A modern automobile is a wheeled motor vehicle, usually with four wheels, designed primarily for the transportation of passengers. It is propelled by an internal combustion engine fueled by volatile inflammable liquids, most commonly gasoline (petrol), although other fuels have been used, including alcohol and naphtha. Automobiles have many features to make them safe and comfortable for transportation. They may have air conditioning, power steering and/or brakes, and seats that adjust automatically to fit the driver and passengers. In addition, the modern automobile has a multitude of electrical systems to control and operate its various functions.

The automobile is one of the most important and widespread of all modern technologies. It has had a major influence on society and culture, as well as being an essential part of the economy.

There are now more than 73 million cars on the road worldwide. Automobiles are a common sight in cities and suburban areas and are also popular with families, who often own multiple vehicles to accommodate family members and cargo. For people who work out of town or in the country, a car can be a lifesaver. It allows them to avoid relying on friends or relatives for rides to and from work, and gives them more control over their schedules.

The first modern automobiles were developed in Germany and France by Gottlieb Daimler, Karl Benz and Nicolaus Otto during the late 1800s. The development of the internal combustion engine allowed them to move at higher speeds than horse-drawn carriages and to transport passengers over long distances more quickly. By the end of the century, American companies such as Ransom E. Olds and Henry Ford had produced a great number of cars in a huge volume, far more than any other manufacturers had previously accomplished.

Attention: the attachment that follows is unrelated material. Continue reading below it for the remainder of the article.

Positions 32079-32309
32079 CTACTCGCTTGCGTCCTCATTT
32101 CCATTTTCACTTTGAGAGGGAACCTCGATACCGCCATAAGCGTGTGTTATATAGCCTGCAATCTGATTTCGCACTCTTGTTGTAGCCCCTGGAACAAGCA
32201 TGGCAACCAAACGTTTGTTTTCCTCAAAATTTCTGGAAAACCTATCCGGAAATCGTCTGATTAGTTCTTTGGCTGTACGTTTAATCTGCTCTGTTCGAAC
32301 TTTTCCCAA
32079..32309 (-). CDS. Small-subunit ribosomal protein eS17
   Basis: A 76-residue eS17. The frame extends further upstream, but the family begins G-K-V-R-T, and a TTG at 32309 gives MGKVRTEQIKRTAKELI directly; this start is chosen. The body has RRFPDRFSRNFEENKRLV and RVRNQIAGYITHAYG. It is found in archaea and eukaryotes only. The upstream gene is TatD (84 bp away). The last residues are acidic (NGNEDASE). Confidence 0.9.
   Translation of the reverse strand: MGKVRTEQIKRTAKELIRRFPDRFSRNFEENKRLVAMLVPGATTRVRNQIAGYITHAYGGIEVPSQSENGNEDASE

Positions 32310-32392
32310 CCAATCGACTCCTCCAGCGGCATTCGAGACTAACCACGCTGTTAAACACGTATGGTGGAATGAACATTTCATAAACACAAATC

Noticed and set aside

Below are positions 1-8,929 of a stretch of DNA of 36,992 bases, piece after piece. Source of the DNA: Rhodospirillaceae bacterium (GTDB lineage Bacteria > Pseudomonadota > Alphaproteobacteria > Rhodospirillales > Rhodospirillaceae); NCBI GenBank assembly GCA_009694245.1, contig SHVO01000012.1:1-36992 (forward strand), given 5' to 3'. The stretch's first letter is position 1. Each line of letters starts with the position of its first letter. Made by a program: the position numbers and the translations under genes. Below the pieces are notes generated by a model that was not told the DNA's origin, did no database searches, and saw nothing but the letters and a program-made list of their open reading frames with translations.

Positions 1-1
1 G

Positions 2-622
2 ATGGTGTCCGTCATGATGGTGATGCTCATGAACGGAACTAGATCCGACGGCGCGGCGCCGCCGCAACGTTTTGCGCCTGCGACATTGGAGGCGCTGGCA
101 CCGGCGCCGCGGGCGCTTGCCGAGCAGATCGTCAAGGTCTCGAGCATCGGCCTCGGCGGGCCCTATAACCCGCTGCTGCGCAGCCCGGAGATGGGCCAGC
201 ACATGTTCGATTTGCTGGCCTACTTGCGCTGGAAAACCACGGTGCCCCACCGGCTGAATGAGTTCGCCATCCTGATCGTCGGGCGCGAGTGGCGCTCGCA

Automobiles can have negative impacts on the environment when they are not operated and maintained properly. They are a source of air pollution and contribute to global warming. They also cause traffic congestion when too many of them try to go the same place at the same time. This causes unnecessary wear and tear on roads and highways, and puts a strain on dwindling world oil supplies.

As technology advances, automobiles are becoming safer and more environmentally friendly. New safety systems and improved energy efficiency reduce both the cost of operation and the amount of gas needed to propel them. Improvements in design and manufacturing allow for more efficient engines, lighter bodies and better quality interiors. Automobiles are increasingly being made from high-strength steels and lightweight aluminum alloys, which are also more environmentally friendly than the heavier and less durable metals used in pre-World War II cars. During the postwar period, however, engineering was sometimes subordinated to questionable aesthetics and nonfunctional styling, and quality suffered. The result was higher unit profits for Detroit automakers but lower overall quality and increased road maintenance costs for consumers.